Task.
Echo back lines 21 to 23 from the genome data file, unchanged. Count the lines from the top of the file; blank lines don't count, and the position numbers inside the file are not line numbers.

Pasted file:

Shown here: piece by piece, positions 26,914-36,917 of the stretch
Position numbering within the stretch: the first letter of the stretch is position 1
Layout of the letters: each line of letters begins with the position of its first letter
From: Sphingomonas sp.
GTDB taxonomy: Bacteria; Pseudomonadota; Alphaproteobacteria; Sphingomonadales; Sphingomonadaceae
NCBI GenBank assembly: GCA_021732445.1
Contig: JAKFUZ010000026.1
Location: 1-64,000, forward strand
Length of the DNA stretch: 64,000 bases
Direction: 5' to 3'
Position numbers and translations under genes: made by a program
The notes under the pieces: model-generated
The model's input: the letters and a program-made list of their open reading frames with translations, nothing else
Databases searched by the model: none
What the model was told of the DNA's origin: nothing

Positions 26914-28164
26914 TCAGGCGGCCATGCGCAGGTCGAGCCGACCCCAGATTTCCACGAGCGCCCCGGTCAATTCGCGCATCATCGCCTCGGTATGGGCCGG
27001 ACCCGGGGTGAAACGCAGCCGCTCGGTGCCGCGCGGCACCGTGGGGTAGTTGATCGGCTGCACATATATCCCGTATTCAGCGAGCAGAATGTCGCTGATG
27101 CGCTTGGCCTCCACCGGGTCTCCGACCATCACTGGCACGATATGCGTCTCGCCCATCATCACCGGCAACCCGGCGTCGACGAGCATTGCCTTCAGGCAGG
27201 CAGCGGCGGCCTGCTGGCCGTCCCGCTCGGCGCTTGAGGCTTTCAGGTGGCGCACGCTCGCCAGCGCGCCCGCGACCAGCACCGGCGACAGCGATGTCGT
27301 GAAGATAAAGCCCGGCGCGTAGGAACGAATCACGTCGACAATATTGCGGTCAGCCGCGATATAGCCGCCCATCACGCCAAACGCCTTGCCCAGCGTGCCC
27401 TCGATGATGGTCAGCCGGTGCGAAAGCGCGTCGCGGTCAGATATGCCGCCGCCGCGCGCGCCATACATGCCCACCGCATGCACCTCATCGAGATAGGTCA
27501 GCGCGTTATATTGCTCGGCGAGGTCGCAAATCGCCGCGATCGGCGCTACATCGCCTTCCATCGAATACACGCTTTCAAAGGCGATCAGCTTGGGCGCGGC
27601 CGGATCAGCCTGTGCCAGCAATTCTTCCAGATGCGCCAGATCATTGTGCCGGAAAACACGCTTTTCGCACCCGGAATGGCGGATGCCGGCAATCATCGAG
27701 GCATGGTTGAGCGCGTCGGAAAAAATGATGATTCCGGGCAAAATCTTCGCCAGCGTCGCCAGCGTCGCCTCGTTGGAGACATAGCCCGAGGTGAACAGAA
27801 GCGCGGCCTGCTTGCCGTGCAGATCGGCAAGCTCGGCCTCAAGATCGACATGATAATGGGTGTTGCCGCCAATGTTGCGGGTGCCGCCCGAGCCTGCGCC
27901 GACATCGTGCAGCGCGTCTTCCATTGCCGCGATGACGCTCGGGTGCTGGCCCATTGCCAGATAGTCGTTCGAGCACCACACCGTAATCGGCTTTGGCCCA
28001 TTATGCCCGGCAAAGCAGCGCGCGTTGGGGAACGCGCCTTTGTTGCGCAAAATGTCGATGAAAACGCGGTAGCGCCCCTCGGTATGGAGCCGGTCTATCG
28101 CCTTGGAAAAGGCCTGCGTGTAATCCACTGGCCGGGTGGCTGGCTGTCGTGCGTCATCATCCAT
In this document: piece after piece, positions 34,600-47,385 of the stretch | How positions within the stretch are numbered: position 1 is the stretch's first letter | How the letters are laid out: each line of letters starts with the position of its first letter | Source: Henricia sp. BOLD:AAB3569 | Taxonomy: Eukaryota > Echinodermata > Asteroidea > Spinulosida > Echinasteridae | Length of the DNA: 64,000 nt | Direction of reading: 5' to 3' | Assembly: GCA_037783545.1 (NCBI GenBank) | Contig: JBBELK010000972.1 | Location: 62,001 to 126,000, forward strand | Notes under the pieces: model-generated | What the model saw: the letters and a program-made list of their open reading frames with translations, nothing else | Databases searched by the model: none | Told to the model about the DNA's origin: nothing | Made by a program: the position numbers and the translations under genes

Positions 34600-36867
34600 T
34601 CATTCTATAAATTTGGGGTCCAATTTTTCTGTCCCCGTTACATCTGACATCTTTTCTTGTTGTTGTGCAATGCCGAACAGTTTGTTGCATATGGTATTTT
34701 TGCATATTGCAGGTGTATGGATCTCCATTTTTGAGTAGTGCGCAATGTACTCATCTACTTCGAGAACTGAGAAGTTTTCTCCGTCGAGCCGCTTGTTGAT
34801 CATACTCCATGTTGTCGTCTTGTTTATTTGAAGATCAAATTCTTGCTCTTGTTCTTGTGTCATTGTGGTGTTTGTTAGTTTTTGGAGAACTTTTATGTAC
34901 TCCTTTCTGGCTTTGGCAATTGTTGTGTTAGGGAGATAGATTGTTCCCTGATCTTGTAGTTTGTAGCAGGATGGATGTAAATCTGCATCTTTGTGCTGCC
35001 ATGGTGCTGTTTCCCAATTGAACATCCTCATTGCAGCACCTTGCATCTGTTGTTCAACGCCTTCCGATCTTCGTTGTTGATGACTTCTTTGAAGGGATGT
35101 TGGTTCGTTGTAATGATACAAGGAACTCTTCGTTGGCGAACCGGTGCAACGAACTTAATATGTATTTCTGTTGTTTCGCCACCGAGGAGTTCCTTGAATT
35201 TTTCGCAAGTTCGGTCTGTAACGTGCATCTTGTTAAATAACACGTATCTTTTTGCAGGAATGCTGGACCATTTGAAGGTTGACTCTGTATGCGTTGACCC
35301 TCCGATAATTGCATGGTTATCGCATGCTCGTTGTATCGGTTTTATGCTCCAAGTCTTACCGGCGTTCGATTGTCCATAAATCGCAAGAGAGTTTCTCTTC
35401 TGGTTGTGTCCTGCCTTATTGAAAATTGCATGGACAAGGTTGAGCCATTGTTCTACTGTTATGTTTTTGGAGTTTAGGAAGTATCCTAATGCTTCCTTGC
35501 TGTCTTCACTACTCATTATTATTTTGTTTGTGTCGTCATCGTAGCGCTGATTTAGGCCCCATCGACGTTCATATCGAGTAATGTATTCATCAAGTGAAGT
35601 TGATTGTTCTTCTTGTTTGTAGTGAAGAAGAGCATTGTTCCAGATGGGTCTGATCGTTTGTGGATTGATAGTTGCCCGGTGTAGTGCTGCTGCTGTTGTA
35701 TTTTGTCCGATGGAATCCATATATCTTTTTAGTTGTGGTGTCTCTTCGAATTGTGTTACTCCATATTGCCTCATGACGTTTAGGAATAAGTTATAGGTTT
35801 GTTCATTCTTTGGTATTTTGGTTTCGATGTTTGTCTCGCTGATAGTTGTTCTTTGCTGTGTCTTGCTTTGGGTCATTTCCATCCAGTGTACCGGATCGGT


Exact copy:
27301 GAAGATAAAGCCCGGCGCGTAGGAACGAATCACGTCGACAATATTGCGGTCAGCCGCGATATAGCCGCCCATCACGCCAAACGCCTTGCCCAGCGTGCCC
27401 TCGATGATGGTCAGCCGGTGCGAAAGCGCGTCGCGGTCAGATATGCCGCCGCCGCGCGCGCCATACATGCCCACCGCATGCACCTCATCGAGATAGGTCA
27501 GCGCGTTATATTGCTCGGCGAGGTCGCAAATCGCCGCGATCGGCGCTACATCGCCTTCCATCGAATACACGCTTTCAAAGGCGATCAGCTTGGGCGCGGC